Comparative Effectiveness of Initial Surgery vs Initial Systemic Therapy for Metastatic Kidney Cancer in the Targeted Therapy Era: Analysis of a Population-based Cohort
Macleod LC, Odisho AY, Tykodi SS, et al.
Urology, Volume 113, Pages 146–152. March 2018
To use econometric methods to assess comparative overall survival of patients with metastatic renal cell carcinoma (mRCC) managed with initial cytoreductive nephrectomy (CN) vs initial systemic therapy. Randomized data demonstrate improved survival for CN preceding cytokine-based therapy in mRCC. This benefit may be attenuated in the contemporary mRCC era given more effective systemic therapies.
Patients over age 65 with mRCC from the Surveillance, Epidemiology, and End Results registries linked with Medicare claims from 2006 to 2011 were categorized by initial treatment. We applied sequential survival analysis methods to assess the association between initial CN and overall survival (OS) including Cox proportional hazards models, propensity scoring, and instrumental variable analysis to account for measured and unmeasured selection bias.
Of 537 patients analyzed, 190 had initial CN followed by targeted therapy and 347 had initial targeted therapy. Median OS in the initial CN group was 17.4 months (interquartile range 9.8-32.0), compared with 9.2 months (interquartile range 4.3-18.0) for initial targeted therapy. Cox proportional hazards analysis revealed initial CN was associated with improved OS (hazard ratio 0.50, 95% confidence interval [CI] 0.38-0.65). Propensity matching demonstrated a survival advantage for initial CN of 5.8 months (95% CI 1.9-9.7). Accounting for unmeasured confounding with instrumental variable analysis demonstrated a trend toward improved survival with initial CN (hazard ratio 0.29 [95% CI 0.08-1.00]).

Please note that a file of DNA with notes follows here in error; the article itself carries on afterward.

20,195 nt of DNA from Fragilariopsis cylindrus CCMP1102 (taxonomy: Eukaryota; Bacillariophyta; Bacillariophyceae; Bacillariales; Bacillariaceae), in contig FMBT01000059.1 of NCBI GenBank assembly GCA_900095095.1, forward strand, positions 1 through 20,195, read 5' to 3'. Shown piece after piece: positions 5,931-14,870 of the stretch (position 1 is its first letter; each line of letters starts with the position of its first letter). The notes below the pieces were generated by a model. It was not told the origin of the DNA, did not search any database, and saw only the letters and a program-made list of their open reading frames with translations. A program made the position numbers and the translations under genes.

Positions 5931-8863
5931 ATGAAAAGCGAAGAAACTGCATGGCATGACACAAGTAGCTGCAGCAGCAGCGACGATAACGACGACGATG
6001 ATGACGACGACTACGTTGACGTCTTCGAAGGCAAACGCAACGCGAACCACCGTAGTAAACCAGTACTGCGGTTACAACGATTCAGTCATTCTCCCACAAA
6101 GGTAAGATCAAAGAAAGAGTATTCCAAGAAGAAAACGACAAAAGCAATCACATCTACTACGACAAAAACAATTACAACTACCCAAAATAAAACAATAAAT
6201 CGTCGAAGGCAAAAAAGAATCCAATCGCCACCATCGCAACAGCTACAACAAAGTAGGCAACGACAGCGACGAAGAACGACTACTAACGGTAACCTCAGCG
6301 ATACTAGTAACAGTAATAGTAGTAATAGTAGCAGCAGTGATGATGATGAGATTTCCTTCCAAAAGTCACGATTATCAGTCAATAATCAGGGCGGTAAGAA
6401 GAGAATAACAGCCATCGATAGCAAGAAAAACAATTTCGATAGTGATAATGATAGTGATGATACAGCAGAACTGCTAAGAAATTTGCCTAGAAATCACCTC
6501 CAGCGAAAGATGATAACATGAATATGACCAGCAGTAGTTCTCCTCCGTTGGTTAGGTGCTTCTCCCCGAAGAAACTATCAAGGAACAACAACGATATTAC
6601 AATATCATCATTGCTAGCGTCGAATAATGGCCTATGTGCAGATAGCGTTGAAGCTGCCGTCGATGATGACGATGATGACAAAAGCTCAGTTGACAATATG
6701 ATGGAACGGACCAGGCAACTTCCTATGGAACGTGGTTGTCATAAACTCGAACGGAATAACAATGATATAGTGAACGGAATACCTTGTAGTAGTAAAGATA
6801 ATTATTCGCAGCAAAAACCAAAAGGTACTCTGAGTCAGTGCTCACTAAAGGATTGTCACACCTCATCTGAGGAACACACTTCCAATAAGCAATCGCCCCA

Initial CN is associated with improved survival compared with initial systemic therapy in a contemporary population-based mRCC cohort.